In 2017, following data from the Phase 2 CHRONOS-1 study, the U.S. Food and Drug Administration (FDA) granted Accelerated Approval to Aliqopa (copanlisib) for adults living with relapsed follicular lymphoma. Aliqopa seemed like it could have potential benefits for people with follicular lymphoma who had already received two or more systemic therapies that, unfortunately, had not been effective.
The FDA asked Bayer, the drug’s developer, to validate the clinical benefit of Aliqopa in the Phase 3 CHRONOS-4 study. The CHRONOS-4 study sought to examine the safety, efficacy, and tolerability of Aliqopa – in conjunction with chemotherapy – for indolent non-Hodgkin’s lymphoma (NHL). Follicular lymphoma is one form of NHL. 547 participants enrolled in the study.
However, the trial failed to meet its primary endpoint, which was progression-free survival (PFS) compared with immunochemotherapy on its own. This means that Aliqopa with chemotherapy did not show any benefit in increasing how long someone lives without their cancer progressing when compared to immunotherapy. After talking with the FDA, Bayer has chosen to withdraw the Aliqopa New Drug Application (NDA) in the United States.
Moving forward, Bayer urges anybody who is currently using Aliqopa to speak with their doctors about what to do next. The company also shares that it hopes to figure out a way to ensure access to people for whom Aliqoba has been positive.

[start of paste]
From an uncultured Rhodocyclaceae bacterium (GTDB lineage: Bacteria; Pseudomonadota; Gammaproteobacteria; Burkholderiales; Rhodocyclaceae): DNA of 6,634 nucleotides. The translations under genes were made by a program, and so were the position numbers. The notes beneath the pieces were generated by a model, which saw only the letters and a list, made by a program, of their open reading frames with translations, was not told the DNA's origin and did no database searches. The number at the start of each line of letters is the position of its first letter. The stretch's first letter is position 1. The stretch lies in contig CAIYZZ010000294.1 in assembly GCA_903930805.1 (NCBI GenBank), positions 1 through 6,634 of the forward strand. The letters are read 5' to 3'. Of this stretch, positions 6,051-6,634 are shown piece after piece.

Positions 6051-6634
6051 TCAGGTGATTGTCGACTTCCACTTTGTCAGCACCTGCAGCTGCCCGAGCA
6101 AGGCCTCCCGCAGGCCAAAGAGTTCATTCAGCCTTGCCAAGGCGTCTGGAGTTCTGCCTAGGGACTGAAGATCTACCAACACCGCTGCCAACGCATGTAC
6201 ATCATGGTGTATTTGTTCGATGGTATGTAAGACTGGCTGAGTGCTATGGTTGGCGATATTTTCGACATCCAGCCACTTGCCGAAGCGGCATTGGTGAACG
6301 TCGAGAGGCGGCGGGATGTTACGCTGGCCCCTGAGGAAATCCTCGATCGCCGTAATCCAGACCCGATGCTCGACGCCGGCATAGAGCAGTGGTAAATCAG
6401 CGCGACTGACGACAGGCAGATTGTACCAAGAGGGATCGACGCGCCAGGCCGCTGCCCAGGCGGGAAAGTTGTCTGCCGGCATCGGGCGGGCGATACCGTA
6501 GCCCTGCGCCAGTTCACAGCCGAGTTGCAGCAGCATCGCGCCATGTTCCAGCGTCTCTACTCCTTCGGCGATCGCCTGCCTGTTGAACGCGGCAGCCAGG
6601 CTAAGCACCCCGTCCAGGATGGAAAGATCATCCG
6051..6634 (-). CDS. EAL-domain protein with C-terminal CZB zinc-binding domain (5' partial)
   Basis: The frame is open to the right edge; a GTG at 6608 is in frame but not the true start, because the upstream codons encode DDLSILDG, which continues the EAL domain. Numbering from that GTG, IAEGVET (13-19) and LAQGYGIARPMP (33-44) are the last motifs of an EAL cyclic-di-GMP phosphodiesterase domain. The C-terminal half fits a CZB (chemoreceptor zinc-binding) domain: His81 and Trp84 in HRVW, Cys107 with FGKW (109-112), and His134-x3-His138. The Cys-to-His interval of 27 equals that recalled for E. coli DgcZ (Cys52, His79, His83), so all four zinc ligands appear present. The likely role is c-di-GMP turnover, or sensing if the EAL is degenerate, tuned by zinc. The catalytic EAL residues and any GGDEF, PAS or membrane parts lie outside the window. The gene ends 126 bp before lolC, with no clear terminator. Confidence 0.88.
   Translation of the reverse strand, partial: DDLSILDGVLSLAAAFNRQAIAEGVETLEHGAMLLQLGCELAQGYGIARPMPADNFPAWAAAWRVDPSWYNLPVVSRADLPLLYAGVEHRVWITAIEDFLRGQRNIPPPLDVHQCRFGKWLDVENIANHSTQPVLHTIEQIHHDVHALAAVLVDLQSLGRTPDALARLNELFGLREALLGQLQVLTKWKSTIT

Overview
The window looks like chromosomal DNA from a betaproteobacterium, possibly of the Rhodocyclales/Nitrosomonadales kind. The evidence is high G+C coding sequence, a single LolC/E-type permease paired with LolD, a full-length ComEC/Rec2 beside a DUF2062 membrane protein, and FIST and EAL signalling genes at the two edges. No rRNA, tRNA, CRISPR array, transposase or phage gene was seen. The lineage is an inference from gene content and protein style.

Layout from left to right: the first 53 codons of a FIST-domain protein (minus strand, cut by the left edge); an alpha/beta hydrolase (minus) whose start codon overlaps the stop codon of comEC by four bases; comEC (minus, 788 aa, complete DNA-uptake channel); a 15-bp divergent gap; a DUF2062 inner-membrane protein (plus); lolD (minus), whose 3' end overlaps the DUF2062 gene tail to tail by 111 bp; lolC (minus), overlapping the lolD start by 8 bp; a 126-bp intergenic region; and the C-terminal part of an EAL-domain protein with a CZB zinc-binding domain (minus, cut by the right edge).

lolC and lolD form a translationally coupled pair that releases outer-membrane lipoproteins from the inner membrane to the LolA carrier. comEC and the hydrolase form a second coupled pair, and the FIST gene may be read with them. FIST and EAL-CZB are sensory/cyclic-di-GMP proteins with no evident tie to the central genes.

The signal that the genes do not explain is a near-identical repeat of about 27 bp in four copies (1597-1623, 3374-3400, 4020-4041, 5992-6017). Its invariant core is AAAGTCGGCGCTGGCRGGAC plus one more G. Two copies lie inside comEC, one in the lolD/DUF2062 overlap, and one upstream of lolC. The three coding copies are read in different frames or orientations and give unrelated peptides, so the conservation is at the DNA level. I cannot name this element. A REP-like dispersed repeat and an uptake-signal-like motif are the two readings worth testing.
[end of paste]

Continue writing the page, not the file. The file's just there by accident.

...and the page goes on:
About Follicular Lymphoma
Follicular lymphoma is a slow-growing (indolent) form of non-Hodgkin’s lymphoma. This blood cancer develops when white blood cells called lymphocytes become cancerous and grow out of control. Follicular lymphoma is the most common form of NHL and occurs, most often, in people ages 60 or older. It is rare for younger individuals to develop this cancer. While this cancer responds well to treatment, it can be difficult to cure. Treatment options include chemotherapy, targeted therapy, and radiotherapy.
Symptoms related to follicular lymphoma can include:
- Swollen lymph nodes in the neck, groin, underarms, or abdomen
- Unintentional weight loss
- Fever and drenching night sweats
- Frequent infections or problems getting over infections
- Shortness of breath
In rarer cases, people may develop anemia (low red blood cell count), thrombocytopenia (low platelet count), neutropenia (low white blood cell count), or even a transformed lymphoma, which is more aggressive.